puddled clay

Nineteen years ago friend dug a 400m2 1.5 m deep pond on the slope of a chalky hillside and puddled clay as a liner. After two years the water started disappearing during the summer and now it is dry.
In the winter it partially refills from the bottom which suggests after heavy rain when the soil is saturated the water table is higher than the bottom of the pond.
I know that dewponds on chalk were filled by rainwater and retained water because the evaporation was less than the rain input. Obviously the clay seal has failed but I wonder if the hydrostatic pressure from the water table could displace the clay and rupture it?
A plastic liner will be rather expensive and I have witness one of those being blistered from water rising underneath in a pond belonging to a denizen of this group.
I'm looking for pointers to solve the leak, attempts have been unsuccessfully made to puddle the clay again and an exploratory dig appears to show the clay is good and moist.
AJH
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On Sunday, 16 June 2019 12:29:22 UTC+1, AJH wrote:

The problem with puddled clay is if it dries out, cracks appear and it leaks. The cracks are not "self healing" either, it has to be reconsolidated.
Also,if it is too thing, it gets washed into crevices/porous ground beneath and than leaks.
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I suspect that was me:-)
PVC liner is much cheaper than the proper stuff but degrades in sunlight.
The annual river valley water table variation caused the problem here: with trapped water ejecting the pond fill through the overflow.
Strategic sand bag ballast plus raising the pond sides was a partial solution initially. I think the pond lily roots and 20 years of leaf mould are holding it down now.
Would Canal people elsewhere know the answer?
--
Tim Lamb

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wrote:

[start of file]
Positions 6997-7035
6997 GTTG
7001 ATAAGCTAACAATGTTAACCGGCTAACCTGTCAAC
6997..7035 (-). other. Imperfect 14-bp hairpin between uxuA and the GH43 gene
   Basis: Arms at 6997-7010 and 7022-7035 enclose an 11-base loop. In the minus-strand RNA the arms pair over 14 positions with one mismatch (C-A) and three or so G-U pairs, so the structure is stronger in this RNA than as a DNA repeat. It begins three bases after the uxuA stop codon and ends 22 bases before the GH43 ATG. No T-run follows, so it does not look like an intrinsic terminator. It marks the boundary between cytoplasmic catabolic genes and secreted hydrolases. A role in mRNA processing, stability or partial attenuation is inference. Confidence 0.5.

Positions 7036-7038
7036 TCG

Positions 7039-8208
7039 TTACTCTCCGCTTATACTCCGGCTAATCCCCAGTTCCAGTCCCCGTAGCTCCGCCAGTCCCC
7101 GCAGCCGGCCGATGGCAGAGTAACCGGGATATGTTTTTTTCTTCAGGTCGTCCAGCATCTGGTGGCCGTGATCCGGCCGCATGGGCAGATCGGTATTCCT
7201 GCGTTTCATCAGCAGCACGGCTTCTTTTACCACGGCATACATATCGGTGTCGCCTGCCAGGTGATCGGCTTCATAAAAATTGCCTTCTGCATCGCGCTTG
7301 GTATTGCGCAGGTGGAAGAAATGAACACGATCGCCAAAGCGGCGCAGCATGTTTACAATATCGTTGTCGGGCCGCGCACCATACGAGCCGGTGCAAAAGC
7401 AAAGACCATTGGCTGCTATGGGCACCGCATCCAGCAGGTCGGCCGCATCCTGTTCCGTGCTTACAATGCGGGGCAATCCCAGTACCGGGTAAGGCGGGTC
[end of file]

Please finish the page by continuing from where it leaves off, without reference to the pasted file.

Chalk in general is free draining. If the pond is on the side of a chalky hill, it seems to me unlikely that it's below the water table, even in winter. Does an un-puddled pit alongside fill with water in winter?
Clay is not totally impermeable; water can diffuse through it, albeit very slowly in some cases. The quality of the puddling clay is important. It should have a high clay content, i.e. not much sand or silt mixed in with it.
You need a layer about 20cm thick, and it should be well compacted while being put in place, either gets loads of people to tramp to and fro over it, repeatedly, wearing their welly boots or more fun, bare feet if the weather's fine and war (make it a party, provide inhibition-removing refreshment etc.) or use a whacker plate or drive a quad bike or similar back and forth over it to compact it.
As Harry says, if it's allowed to dry out it may crack, requiring serious repairs.
Roots of plants or trees nearby can grow into and through the clay layer and damage it.
Lots more here https://tinyurl.com/y2ykc5fz and here https://tinyurl.com/y2j5zmsb but they broadly say the same things.
--

Chris

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On Sunday, 16 June 2019 12:29:22 UTC+1, AJH wrote:

yes
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snipped-for-privacy@gmail.com writes

Is the pond on level ground?
I inherited a bit of arable land in Cambridgeshire. From time to time, it *springs* according to the tenant at rent review time:-)
Rising land over some nice chalk. I suppose most years with normal rainfall the problem is not seen but every 20 years or so water appears part way up the hill and heads for the river via the roadside gardens.
--
Tim Lamb

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On 16/06/2019 19:06, Tim Lamb wrote:

No it's half way up a fairly steep slope

Chris Hogg said the chalk would be free draining but I suspect much the same happens here in that the rainfall from the hill above percolates through the soil to the chalk but in winter some travels down hill near the surface because the chalk underneath is saturated and this fills the pond.
Either way if the pond didn't leak it would gradually fill anyway.
I suppose if the plastic liner is buried 6" under a covering of soil the blistering wouldn't be an issue.
AJH
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Soil won't weigh that much below water.
Could your digger move the clay on top of the liner as you unroll it? I managed to find a use for lots of woven fertiliser bags protecting our liner:-)
--
Tim Lamb

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